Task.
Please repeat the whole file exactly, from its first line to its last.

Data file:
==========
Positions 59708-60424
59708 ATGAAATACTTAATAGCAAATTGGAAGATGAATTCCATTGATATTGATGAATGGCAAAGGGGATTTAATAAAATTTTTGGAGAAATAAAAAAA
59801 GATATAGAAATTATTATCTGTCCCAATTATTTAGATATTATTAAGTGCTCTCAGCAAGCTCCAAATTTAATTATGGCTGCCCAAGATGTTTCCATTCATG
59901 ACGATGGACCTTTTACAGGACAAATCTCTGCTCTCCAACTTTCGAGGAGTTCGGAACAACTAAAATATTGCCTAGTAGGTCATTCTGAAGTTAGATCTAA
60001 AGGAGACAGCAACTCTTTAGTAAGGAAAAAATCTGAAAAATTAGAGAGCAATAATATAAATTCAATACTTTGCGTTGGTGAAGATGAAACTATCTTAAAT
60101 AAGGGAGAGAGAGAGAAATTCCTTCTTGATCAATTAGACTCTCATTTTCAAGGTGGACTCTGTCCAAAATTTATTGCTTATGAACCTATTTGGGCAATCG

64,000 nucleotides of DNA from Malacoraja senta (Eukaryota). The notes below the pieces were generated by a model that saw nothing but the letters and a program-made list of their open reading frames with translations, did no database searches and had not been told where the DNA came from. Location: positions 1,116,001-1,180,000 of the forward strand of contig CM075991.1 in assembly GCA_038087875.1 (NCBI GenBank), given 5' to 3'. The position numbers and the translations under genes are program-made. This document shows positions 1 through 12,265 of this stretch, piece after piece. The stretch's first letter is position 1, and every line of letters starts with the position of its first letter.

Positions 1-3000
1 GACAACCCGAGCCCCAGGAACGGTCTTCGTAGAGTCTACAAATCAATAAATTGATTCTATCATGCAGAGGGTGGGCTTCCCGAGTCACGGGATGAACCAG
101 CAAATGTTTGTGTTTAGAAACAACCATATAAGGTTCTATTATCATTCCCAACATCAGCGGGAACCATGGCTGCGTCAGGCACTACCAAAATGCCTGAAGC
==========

Positions 59708-60424
59708 ATGAAATACTTAATAGCAAATTGGAAGATGAATTCCATTGATATTGATGAATGGCAAAGGGGATTTAATAAAATTTTTGGAGAAATAAAAAAA
59801 GATATAGAAATTATTATCTGTCCCAATTATTTAGATATTATTAAGTGCTCTCAGCAAGCTCCAAATTTAATTATGGCTGCCCAAGATGTTTCCATTCATG
59901 ACGATGGACCTTTTACAGGACAAATCTCTGCTCTCCAACTTTCGAGGAGTTCGGAACAACTAAAATATTGCCTAGTAGGTCATTCTGAAGTTAGATCTAA
60001 AGGAGACAGCAACTCTTTAGTAAGGAAAAAATCTGAAAAATTAGAGAGCAATAATATAAATTCAATACTTTGCGTTGGTGAAGATGAAACTATCTTAAAT
60101 AAGGGAGAGAGAGAGAAATTCCTTCTTGATCAATTAGACTCTCATTTTCAAGGTGGACTCTGTCCAAAATTTATTGCTTATGAACCTATTTGGGCAATCG

64,000 nucleotides of DNA from Malacoraja senta (Eukaryota). The notes below the pieces were generated by a model that saw nothing but the letters and a program-made list of their open reading frames with translations, did no database searches and had not been told where the DNA came from. Location: positions 1,116,001-1,180,000 of the forward strand of contig CM075991.1 in assembly GCA_038087875.1 (NCBI GenBank), given 5' to 3'. The position numbers and the translations under genes are program-made. This document shows positions 1 through 12,265 of this stretch, piece after piece. The stretch's first letter is position 1, and every line of letters starts with the position of its first letter.

Positions 1-3000
1 GACAACCCGAGCCCCAGGAACGGTCTTCGTAGAGTCTACAAATCAATAAATTGATTCTATCATGCAGAGGGTGGGCTTCCCGAGTCACGGGATGAACCAG
101 CAAATGTTTGTGTTTAGAAACAACCATATAAGGTTCTATTATCATTCCCAACATCAGCGGGAACCATGGCTGCGTCAGGCACTACCAAAATGCCTGAAGC